gives an unjustly unfavorable impression of a person or thing " "libelious:the action or crime of publishing a libel".I am not an attorney but the word "perversion" and the statement"absolutely horrifying" used by Ms. Meager to describe the photo surely gives an
    unfavorable impression ,as to whether or not
    it is unjust ,is the question.

    I have read several letters preaching journalism and freedom of speech and some praising the magazine for the courage to print a letter that may be controversial,however I have reason to believe that many letters criticizing those who are either more politically correct or more powerful are certainly censored and never appear in print.I believe that the Chronicle has used ,at the least,very poor judgement in this case.



  15. #35
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    Michael, thanks for bringing up the topic (most of us on the other coast don't get our Chronicles til late in the following week). Erin, thanks for printing the letter, clarifying the publication's policies, and for your continued support of open debate. As a young rider's mom, and as a true enthusiast of the sport (and an ex-eq rider), I was mortified by the letter. There were absolutely no grounds to "condemn with feint apology" this child, who has earned her honors. There is so much about this sport that is wonderful--and so much that just stinks. Subjectivity is, like it or not, a reality in judging. When you read through the classic equitation books, and look at the photos, do you agree with every caption the author writes? Could you possibly agree with the judging of every round at every show? But, on the whole, quality and consistency of riding (over the course of a year or several years) win out. At least, that's what I try to believe. Allison LaJoie won and deserved credit (not public criticism) for her accomplishment. I applaud the efforts and concerns of many on this board toward improving standards, openness and equity in judging, but I also understand that this process is evolutionary--not revolutionary. Taking potshots at a child, based on one photo, is horrible--and using it as an exemplar is deplorable. Go ahead, pick apart the photos of professional riders at eq. events like Del Mar if you must criticize: But leave the children alone. Last year, my then nine year old daughter was a victim of significant cruelties in this sport. It took a great team of trainers to put her back together afterward. Her love of horses and riding, and the support of her parents and friends, got her through and this year she is at the top of her game and more committed than ever. However, it wasn't an easy comeback and the emotional hurdles were huge and the toll on a talented child significant. The LaJoies are good people who are very committed to this sport and Allison will weather this, I'm sure, and come out ahead. But at what cost? Does the author of the letter plan on holding that child as she sobs at night? Must this sport constantly rely on criticism versus celebration? Do we need to issue legal releases before we allow photographs or the names of our children to be utilized in publications like The Chronicle in order to protect their right to privacy? To me, that flies in the face of the first amendment and doesn't sit well. I applaud The Chronicle for most of its policies, both on the website and in the publication. However, I think that the editors should be very careful about printing comments that could hurt children (both short and long-term). This is where we need editors, not order takers. Once a hurtful word is spoken, it can't be taken back. But a public (and private) apology, and a better scrutiny of content in the future, could be appropriate remedies.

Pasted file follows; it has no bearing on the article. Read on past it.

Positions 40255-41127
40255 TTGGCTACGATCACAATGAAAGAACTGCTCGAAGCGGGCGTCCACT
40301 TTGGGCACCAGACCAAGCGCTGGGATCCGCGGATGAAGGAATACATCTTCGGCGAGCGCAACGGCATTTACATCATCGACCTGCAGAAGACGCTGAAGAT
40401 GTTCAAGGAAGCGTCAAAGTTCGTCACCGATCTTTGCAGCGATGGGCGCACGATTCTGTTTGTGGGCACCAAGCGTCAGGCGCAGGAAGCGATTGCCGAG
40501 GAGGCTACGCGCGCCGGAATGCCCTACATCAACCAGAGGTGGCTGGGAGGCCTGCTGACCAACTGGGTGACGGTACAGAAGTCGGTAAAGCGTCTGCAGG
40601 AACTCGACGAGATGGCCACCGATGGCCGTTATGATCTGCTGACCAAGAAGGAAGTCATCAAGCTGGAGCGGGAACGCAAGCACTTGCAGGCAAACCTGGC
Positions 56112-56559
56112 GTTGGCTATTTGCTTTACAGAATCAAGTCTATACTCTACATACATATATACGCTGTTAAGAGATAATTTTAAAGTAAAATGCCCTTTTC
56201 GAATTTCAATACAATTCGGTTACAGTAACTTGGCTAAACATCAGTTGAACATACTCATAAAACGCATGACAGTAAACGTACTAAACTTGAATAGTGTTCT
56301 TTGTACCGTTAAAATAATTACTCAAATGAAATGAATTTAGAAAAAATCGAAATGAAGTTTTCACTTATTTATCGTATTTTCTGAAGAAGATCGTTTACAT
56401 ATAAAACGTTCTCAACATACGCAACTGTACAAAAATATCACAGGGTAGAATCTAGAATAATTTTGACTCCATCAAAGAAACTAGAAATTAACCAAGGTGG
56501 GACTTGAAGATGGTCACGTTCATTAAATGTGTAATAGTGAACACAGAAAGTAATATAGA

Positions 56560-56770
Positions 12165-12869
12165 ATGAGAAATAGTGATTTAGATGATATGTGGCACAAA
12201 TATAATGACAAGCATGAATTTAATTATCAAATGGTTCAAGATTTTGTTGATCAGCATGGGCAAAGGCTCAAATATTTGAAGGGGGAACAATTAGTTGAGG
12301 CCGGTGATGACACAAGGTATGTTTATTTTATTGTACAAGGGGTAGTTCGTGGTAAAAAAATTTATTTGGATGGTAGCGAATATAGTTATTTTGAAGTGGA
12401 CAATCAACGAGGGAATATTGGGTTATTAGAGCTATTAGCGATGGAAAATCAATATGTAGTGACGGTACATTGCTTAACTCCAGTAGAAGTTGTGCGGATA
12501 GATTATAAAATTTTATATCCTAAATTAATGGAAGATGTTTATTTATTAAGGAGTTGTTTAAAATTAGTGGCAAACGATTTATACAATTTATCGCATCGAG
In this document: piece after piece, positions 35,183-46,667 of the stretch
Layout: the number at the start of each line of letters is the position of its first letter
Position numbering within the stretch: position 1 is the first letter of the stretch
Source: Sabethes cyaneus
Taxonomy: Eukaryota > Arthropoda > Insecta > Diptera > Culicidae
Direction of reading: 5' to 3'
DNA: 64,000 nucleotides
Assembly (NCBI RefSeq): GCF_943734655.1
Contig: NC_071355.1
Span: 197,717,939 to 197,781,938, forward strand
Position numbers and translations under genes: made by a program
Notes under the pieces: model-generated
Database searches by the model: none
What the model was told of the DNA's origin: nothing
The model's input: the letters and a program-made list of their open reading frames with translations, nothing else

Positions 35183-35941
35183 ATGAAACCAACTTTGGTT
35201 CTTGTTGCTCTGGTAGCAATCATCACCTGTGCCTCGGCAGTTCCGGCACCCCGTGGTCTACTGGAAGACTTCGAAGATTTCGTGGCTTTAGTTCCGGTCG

Andi Benjamin (aka, the "old" PonyMom)

    P.S. Michael--I think that your reaction, in caps lock, was more than appropriate.



  16. #36
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    Mar. 3, 1999
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    I am VERY disappointed with the Chronicle on this one.

    When a child shows, the "critique" comes solely from the judge or judges. They are NOT participating in a public forum where their talents and abilities should be open for public debate and discussion! They are not pro atheletes representing cities or nations. They ride only for themselves.